Light and flaky gluten free cornmeal biscuitsWe’re in training. Did you know that?

These are tender and flaky Gluten-Free Cornmeal Biscuits. but they’re also trainers.

Stack of cornmeal biscuits

Are you nervous about Puff Pastry? It can be kind of intimidating.

There’s a recipe for “Quick” (so to speak) Puff Pastry in my next cookbook. And it requires “turns.” Puff Pastry comes by its name, and telltale layers, honestly. It’s layers upon layers of butter wrapped in flour.

Guess what also makes for puffy biscuits?  Leaveners like baking powder and baking soda, but also, you guessed it…

Cornmeal biscuits on wooden surface


Sliced cornmeal biscuits

If you want your pastry to flake, you gotta do the turns. There’s no substitute for ’em. See how the pastry almost shatters and peels away?


A close up of ingredients

And you have to have big chunks of butter.

Flour on a spoon

Toss them in the flour.

Person holding cornmeal batter

And then flatten the chunks with your floured fingers.

A close up of person holding dough

All of them.

Dough on black surface

Then press the dough into a disk and freeze it until firm.

A close up of flattened dough

When you first roll out the dough, it will be a bit crumbly. Can you see the big chunks of butter? They’re everywhere.

A close up of folded dough

Then fold the dough in thirds. It will crack as you fold it. No worries. Keep reading.

A close up of dough on brown surface

Turn it 90 degrees, and roll it out again.

Dough being shaped

Then fold it again. See how it has smoothed out? Much more pliable. Becoming quite lovely.

dough being rolled on brown surface

Fold the other side.

rolled out dough on brown surface

Turn it 90 degrees, and roll it out again. Do the whole thing one more time, if you have it in you. Have it in you! We’re training. You’ll get better and better at this. Practice makes perfect. It will click. *click* Like that.

Raw cornmeal biscuits

Cut it into 2 inch squares, and pop the baking sheet in the freezer. Then bake. No need to brush it with milk or anything else. The yogurt in the dough makes for a very tender crumb, and the butter makes it brown beautifully.

Here are the details. Please read everything through at least once before beginning!

Gluten-Free Cornmeal Biscuits
Recipe Type: Pastry
Author: Nicole @ Gluten-Free on a
Prep time: 45 mins
Cook time: 20 mins
Total time: 1 hour 5 mins
Serves: 16
Gluten-free crisp and flaky cornmeal biscuits with a touch of yogurt for tenderness
  • 1 1/2 cups (210g) all-purpose gluten-free flour (I use Better Batter)
  • 3/4 teaspoon xanthan gum (omit if using Better Batter)
  • 3/4 cup (100g) yellow cornmeal
  • 2 teaspoons baking powder
  • 1 teaspoon kosher salt
  • 6 tablespoons (84g) unsalted butter, kept cold
  • 1/2 cup (113g) plain yogurt
  • 1/2 cup milk (low-fat is fine, nonfat is not)
  1. Preheat your oven to 400 degrees F. Line a rimmed baking sheet with parchment paper and set it aside.
  2. Place the flour, xanthan gum, cornmeal, baking powder and salt in a large bowl, and whisk to combine well. Cut the 6 tablespoons cold butter into a large dice (see photo), and dump all of the butter into the large bowl of dry ingredients (see photo). Toss the diced butter in the dry ingredients to coat (see photo), but not to break up the butter. Flatten each piece of diced butter in between your fingertips (see photo) without crumbling the butter.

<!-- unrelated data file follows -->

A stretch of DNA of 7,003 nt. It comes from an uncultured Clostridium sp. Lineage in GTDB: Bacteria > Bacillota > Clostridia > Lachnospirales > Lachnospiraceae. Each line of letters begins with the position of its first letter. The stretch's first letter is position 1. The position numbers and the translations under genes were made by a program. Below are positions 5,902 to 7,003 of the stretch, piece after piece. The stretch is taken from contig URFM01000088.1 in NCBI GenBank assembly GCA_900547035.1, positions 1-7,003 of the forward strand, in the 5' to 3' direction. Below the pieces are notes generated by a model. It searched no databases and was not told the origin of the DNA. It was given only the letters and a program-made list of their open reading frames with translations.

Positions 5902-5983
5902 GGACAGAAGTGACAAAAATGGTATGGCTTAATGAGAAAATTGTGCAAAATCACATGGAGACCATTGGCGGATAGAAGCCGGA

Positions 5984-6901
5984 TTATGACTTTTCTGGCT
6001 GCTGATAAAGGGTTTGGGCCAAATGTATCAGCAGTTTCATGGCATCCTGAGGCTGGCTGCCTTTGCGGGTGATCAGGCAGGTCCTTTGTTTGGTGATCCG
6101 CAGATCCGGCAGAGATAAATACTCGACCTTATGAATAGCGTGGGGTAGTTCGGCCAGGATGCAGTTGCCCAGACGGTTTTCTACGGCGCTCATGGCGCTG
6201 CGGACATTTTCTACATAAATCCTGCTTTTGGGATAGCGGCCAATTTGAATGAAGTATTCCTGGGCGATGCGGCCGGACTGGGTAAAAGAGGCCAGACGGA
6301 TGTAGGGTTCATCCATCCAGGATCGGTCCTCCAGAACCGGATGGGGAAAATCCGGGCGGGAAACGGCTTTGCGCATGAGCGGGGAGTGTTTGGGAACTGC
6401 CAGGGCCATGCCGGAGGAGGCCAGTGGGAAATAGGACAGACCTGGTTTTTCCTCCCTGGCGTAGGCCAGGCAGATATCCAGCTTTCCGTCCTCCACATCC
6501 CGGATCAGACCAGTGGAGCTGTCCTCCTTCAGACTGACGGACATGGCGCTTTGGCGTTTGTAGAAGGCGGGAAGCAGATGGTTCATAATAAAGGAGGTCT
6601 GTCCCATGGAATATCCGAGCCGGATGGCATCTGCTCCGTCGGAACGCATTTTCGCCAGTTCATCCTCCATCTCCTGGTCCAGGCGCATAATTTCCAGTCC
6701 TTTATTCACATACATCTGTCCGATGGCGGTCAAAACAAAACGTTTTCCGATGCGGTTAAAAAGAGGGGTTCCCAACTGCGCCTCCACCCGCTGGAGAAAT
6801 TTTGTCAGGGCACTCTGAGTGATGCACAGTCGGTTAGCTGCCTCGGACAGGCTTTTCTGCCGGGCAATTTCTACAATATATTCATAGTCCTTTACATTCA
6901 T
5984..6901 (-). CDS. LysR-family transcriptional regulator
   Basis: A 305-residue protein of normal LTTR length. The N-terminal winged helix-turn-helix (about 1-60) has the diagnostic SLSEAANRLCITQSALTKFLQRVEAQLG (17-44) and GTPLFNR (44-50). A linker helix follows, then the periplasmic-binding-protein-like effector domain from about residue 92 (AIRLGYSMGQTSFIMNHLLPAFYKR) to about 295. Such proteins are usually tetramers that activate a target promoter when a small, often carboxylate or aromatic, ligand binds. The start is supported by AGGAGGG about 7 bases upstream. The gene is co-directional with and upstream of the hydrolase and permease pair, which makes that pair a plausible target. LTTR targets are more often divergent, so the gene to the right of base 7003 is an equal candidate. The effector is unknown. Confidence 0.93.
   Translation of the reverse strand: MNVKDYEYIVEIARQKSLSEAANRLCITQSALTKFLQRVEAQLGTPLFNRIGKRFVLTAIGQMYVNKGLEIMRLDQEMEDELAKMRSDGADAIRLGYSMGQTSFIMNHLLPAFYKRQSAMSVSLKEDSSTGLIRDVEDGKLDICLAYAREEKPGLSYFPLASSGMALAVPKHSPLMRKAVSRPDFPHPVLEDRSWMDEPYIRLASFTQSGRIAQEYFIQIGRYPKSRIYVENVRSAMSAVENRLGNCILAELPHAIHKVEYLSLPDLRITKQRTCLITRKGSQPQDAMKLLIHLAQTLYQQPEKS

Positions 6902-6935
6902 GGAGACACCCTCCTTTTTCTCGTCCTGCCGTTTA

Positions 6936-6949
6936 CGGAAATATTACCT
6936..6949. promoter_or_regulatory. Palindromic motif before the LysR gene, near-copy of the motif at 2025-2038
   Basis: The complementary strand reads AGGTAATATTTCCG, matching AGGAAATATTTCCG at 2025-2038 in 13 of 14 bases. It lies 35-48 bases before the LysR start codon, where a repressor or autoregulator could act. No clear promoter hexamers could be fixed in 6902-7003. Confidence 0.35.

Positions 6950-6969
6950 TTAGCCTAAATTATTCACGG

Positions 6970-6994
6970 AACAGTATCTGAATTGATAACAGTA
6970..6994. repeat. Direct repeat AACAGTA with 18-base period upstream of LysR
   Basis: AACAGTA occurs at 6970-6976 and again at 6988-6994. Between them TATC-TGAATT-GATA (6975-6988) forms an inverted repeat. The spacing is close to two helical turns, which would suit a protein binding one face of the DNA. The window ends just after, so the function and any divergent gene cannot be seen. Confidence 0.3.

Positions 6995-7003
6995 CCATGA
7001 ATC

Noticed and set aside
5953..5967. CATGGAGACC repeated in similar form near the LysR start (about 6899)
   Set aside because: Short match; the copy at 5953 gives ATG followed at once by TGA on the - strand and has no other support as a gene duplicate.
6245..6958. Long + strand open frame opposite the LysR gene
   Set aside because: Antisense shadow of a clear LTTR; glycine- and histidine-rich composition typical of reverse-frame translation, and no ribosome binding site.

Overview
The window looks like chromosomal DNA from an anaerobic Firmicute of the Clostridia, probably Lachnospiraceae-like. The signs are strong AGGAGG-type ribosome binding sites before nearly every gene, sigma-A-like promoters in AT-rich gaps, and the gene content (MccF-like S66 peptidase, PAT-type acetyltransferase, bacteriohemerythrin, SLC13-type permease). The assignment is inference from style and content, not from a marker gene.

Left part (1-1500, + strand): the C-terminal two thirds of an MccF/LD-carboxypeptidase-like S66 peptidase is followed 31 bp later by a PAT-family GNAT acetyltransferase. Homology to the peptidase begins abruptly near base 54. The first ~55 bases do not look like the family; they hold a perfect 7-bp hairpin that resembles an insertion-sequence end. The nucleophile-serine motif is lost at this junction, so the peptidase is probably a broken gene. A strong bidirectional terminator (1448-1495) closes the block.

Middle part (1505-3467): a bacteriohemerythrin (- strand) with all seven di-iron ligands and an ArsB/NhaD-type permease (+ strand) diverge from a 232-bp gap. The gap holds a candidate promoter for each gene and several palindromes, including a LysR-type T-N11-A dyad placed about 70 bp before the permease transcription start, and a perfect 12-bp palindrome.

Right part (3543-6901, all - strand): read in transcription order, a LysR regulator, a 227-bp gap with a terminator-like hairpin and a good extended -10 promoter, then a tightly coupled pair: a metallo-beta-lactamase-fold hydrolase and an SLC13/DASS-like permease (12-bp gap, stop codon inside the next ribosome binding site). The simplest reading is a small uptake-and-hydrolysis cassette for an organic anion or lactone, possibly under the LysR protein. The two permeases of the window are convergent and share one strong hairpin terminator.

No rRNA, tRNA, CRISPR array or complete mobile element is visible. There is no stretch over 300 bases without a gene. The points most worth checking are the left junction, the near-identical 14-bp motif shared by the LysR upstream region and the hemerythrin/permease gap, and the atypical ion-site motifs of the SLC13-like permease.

3. Add the yogurt and milk to the bowl, and mix to combine, still taking care not to crumble the butter. The mixture should come together. It will not be very wet, so be sure to wet all of the dry ingredients with the milk and yogurt.
  4. Turn the dough out onto a large piece of plastic wrap. Press the dough into a flat disk and cover it tightly with the plastic wrap. Place the dough in the freezer for about 15 minutes or until firm.
  5. Once the dough is firm, transfer it to a piece of parchment paper, and press back into a flat disk if it has crumbled at all. Place another piece of parchment paper on top of the dough, and begin to roll into a rectangle about 1/4 inch thick (see photo). You should see flattened pieces of diced butter pretty clearly in the dough (see photo). Fold one short end of the dough over 1/3 of the rectangle (see photo), and then fold the other end on top (see photo). You will have folded the dough in thirds, like a business letter. The dough will likely crack a bit as you fold it (see photo). Turn the dough either clockwise or counterclockwise 1/4 of the way around (a 90 degree turn). Roll the dough out again into a rectangle about 1/4 inch thick. You have just completed one full “turn.”
  6. Repeat the whole process for 2 or 3 more “turns.” By the second time you fold the dough like a business letter, it will be much smoother and won’t crack (see photo).
  7. After the final turn, roll into a rectangle about 8 inches wide by 16 inches long. Fold the dough in half so that it is an 8-inch square. It will be about 1/2 to 3/4 inch thick. Divide the dough into sixteen 2-inch squares.
  8. Place the squares of biscuit dough about 1 inch apart on the prepared baking sheet. Place the baking sheet in the freezer and freeze until firm, about 15 minutes.
  9. Place the baking sheet in the center of the preheated oven and bake for 15 to 20 minutes, or until golden brown and puffy, rotating once during baking.

I have not tested this recipe with any substitutions at all.
There are two essentials to biscuit success: large pieces of butter surrounded by flour, and cold cold dough. If you make the butter into crumbs, you will have flat biscuits. You can count on it.


Cornmeal biscuits on metal pan